Blog 59 - On The Edge



I promised there would be a follow up to my story about THE ITALIAN JOB Blog 37. I have watched that old movie again when Michael Caine cheekily says “Hang on a minute lads, I’ve got a great idea!” The vehicle carrying the gold bullion was hanging over a precipice and he was in it. There was never a sequel made. I wonder why?


Well life has progressed since I wrote that piece. SCOOPY, my silver Mini Cooper S has been spending his Covid holidays in the country and has had his own series of adventures coming to the rescue of another broken down vehicle, scaring his driver with warning lights coming on, gobbling fuel but still looking pretty perky. I doubt whether he will ever want city life again. I don’t know how Michael Caine has spent the past months in lockdown. I guess he drives something other than a Mini and it’s hardly worth doing a bullion robbery these days. Now a touch of the plastic or iPhone is all that is required to spend. You need a QR code these days, not coins. I have had to learn anew how to shop in a store, push a supermarket trolley, sanitising as one goes along, and keeping my distance from others. Having so much practice as a masked woman, and with the added asset of losing my fingerprints on my right hand, I could present a very interesting CV if any gangs are advertising for future bullion robber assistants. I am not sure if I have shared my lost fingerprint story with you. That would need an unusual scarf for another day.


Enough of this nonsense. So where does that leave me with a scarf memory this week and my promised Andorran connection with the Italian Job?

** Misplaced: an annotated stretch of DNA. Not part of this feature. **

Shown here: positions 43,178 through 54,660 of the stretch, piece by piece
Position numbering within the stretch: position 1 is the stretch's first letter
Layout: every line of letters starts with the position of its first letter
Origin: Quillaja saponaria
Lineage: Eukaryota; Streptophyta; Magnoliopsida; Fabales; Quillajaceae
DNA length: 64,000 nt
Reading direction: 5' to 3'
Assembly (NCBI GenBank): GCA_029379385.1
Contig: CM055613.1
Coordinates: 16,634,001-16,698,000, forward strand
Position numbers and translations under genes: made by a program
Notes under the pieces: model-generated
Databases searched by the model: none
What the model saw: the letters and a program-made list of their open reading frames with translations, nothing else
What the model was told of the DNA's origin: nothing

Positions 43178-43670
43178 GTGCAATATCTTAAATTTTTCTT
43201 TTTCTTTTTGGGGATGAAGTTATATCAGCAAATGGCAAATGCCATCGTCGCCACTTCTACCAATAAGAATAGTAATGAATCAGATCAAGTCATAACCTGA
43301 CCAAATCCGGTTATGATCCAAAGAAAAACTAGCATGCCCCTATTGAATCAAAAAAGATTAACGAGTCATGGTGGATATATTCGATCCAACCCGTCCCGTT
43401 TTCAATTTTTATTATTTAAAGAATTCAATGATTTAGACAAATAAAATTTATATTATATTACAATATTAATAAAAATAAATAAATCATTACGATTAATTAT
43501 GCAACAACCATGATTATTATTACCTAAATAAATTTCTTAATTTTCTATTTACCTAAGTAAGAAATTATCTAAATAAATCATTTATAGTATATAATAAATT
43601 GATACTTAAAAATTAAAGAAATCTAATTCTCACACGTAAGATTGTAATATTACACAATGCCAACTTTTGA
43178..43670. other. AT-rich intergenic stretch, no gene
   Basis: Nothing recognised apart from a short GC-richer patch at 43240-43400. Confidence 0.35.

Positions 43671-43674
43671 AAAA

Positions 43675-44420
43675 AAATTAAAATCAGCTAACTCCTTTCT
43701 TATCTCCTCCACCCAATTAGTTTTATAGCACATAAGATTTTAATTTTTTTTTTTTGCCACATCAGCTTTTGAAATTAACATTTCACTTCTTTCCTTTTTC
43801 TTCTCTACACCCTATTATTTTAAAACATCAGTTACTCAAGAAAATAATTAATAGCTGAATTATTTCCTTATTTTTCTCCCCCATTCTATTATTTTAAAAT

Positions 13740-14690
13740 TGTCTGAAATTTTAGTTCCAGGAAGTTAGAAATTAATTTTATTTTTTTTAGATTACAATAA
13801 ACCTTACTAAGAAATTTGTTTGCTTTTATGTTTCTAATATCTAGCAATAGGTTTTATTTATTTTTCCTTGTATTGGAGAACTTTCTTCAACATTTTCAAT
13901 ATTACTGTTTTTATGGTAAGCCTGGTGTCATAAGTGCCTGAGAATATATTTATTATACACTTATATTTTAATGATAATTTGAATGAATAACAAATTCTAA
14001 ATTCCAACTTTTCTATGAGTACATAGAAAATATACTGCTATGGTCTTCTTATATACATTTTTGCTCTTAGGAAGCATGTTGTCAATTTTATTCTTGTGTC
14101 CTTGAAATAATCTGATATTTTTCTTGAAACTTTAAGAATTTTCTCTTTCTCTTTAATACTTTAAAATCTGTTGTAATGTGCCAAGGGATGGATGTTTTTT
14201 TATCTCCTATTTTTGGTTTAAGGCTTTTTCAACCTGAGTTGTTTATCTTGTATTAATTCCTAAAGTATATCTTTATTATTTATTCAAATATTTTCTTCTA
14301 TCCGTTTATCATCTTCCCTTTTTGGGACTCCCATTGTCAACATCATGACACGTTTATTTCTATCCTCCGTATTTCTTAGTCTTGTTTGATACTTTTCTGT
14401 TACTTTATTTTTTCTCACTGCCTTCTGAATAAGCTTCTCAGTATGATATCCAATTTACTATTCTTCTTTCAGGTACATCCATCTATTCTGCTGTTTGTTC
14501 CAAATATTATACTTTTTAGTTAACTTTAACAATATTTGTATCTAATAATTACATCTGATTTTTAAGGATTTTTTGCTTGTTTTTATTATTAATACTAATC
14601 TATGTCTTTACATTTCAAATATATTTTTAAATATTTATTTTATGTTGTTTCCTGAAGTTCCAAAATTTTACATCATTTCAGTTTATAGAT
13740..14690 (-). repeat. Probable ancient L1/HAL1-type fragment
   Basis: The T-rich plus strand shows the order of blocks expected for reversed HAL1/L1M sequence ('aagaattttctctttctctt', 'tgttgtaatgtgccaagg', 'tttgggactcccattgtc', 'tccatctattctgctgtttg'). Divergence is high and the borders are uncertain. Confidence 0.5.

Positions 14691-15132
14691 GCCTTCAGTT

The scarf is black and white, the finest silk chiffon and patterned with meadow blooms, poppies and another small headed wild flower. In summer, the Pyrenees are covered with wonderful wild flowers. I always wonder how they survive the long winters under a thick blanket of snow. My first thought inspired by this gossamer like scarf is a of a small Andorran meadow half way down the mountain, full of such wild flowers. We were returning from our usual lunch out at a humble borda high in the mountains for the afternoon siesta in our home in La Massana. The meadow beckoned, or was it that extra glass of Carlos brandy following a barbecued trout and Crema Catalana which prompted a snooze? The Country and Western music cassette was switched off, the Red Lady, our BMW convertible was carelessly abandoned, we crossed the little Romanesque stone bridge over the mountain stream and my husband stretched out on the sweet bed of grass. I remembered my childhood and gathered tiny wild strawberries, yellow and red raspberries and chewed on red and white clover as we had done as children. I too then succumbed to slumber. We must have both slept for a long time. Nature extracted some revenge for our plunder and disturbance to the bees in the clover. We got very sunburnt and bitten by other wee beasties.